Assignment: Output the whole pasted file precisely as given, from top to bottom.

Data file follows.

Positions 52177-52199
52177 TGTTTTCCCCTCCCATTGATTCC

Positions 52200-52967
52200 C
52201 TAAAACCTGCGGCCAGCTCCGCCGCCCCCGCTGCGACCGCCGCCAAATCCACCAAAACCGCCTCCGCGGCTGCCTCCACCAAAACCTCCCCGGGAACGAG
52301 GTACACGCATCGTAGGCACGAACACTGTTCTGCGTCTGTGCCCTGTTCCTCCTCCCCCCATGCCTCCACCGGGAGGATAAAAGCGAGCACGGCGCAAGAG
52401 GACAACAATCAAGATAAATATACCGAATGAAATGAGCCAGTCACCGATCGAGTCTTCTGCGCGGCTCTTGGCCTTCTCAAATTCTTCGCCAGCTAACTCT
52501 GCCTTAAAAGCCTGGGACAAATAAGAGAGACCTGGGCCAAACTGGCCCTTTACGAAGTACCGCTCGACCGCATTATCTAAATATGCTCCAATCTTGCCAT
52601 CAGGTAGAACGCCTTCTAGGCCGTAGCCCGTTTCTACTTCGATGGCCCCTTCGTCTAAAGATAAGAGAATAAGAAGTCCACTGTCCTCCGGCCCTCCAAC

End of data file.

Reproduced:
Positions 52177-52199
52177 TGTTTTCCCCTCCCATTGATTCC

Positions 52200-52967
52200 C
52201 TAAAACCTGCGGCCAGCTCCGCCGCCCCCGCTGCGACCGCCGCCAAATCCACCAAAACCGCCTCCGCGGCTGCCTCCACCAAAACCTCCCCGGGAACGAG
52301 GTACACGCATCGTAGGCACGAACACTGTTCTGCGTCTGTGCCCTGTTCCTCCTCCCCCCATGCCTCCACCGGGAGGATAAAAGCGAGCACGGCGCAAGAG
52401 GACAACAATCAAGATAAATATACCGAATGAAATGAGCCAGTCACCGATCGAGTCTTCTGCGCGGCTCTTGGCCTTCTCAAATTCTTCGCCAGCTAACTCT
52501 GCCTTAAAAGCCTGGGACAAATAAGAGAGACCTGGGCCAAACTGGCCCTTTACGAAGTACCGCTCGACCGCATTATCTAAATATGCTCCAATCTTGCCAT
52601 CAGGTAGAACGCCTTCTAGGCCGTAGCCCGTTTCTACTTCGATGGCCCCTTCGTCTAAAGATAAGAGAATAAGAAGTCCACTGTCCTCCGGCCCTCCAAC